Like all good golf apps, GolfLogix includes the ability to map club distances, log and track round statistics (provided you’re disciplined about entering such stats on the course) — even count calories. And the more desperate player will find it easy to book tee times through GolfNow, order a new club via Golfsmith, read Golf Digest articles or annoy friends with GolfLogix referrals.

The app is easy to use and intuitive, if a bit cluttered with advertisements and add-on features that aren’t terribly practical (unless things get so bad on the course that you can’t help but download a video chipping lesson — just make sure there’s no one waiting in the fairway). There’s also a plethora of social-networking features through the GolfLogix clubhouse, which allows a player to share round data and war stories with other members.

The best part about GolfLogix is how feature-rich the full version is — part of the reason why it;s the most popular GPS golf app in North America. There’s nothing to lose, so give it some download love and see how you like it.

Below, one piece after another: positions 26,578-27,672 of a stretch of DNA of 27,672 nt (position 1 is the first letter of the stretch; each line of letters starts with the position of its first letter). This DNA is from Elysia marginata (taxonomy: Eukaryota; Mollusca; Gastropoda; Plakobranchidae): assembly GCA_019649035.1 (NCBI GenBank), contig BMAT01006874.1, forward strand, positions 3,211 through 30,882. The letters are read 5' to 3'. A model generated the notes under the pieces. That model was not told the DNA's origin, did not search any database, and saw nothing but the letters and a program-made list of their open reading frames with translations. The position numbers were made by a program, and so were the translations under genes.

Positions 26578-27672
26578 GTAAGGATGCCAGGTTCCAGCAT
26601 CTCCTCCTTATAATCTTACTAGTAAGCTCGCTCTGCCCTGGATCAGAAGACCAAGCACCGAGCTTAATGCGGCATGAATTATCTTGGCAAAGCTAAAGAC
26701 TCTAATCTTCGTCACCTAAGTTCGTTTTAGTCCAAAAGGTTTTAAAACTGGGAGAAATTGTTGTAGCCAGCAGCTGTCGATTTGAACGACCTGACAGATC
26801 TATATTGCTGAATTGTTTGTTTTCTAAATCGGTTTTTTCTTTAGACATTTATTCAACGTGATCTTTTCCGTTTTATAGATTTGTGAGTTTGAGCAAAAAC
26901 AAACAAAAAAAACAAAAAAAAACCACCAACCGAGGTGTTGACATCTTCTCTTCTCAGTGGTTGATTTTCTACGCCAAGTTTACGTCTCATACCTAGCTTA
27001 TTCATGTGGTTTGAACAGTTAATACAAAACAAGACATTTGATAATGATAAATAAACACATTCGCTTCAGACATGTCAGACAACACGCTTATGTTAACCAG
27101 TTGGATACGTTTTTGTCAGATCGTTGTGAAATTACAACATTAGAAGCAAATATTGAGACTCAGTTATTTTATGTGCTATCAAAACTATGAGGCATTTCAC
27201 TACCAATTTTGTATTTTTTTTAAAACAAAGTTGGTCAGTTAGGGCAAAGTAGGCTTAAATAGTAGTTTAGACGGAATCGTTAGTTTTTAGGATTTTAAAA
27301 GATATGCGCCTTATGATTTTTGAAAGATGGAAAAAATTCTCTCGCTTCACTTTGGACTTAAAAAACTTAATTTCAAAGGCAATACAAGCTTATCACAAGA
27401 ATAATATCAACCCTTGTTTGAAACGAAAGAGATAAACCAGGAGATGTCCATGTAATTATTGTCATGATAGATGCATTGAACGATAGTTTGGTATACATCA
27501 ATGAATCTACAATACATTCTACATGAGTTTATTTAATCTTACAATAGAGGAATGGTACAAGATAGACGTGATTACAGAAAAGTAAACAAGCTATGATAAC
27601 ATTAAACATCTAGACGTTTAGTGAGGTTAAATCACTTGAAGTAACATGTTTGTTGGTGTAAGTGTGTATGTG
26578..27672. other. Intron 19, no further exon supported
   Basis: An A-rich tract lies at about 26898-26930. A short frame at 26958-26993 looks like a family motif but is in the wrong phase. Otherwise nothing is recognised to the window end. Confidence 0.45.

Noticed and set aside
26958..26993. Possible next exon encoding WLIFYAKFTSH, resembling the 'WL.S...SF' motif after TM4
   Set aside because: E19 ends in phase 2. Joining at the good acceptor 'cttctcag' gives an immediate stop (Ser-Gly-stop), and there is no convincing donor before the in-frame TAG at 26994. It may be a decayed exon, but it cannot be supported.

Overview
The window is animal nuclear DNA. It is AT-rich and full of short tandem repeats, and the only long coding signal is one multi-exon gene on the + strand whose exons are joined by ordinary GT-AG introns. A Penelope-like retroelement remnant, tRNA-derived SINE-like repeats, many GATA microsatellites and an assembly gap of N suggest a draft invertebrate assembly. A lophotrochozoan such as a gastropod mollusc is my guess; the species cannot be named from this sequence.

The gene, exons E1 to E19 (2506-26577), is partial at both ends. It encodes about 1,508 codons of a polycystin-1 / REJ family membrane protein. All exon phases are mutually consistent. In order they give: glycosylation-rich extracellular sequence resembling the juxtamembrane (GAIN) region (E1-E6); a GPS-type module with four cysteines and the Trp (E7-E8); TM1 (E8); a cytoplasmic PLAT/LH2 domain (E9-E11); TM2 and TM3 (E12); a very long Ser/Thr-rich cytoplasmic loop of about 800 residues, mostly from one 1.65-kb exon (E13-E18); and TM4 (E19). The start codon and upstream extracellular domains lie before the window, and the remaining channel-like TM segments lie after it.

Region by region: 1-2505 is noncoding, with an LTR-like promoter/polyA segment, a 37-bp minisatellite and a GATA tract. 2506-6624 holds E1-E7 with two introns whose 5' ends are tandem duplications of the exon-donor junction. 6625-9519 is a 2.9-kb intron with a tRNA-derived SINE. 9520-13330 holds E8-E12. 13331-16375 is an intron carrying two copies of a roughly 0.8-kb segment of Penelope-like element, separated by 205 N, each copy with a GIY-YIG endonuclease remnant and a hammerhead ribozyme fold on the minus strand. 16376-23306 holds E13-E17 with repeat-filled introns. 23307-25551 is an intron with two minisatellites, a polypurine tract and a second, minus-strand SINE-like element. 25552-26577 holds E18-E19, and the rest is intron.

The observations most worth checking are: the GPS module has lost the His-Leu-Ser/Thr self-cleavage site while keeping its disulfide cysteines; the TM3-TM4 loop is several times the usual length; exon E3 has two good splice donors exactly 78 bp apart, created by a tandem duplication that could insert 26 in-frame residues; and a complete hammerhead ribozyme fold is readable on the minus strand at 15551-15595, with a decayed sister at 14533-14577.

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James McCarten

When James McCarten isn't at the Ottawa offices of The Canadian Press, where he works as parliamentary news editor, he's either on the golf course or putting off his latest freelance golf-writing gig to spend time with wife Lisa and school-age kids Claire and Lucas. With 20 years of experience in Canadian journalism, James also suffers from a financially crippling addiction to all things Scotty Cameron.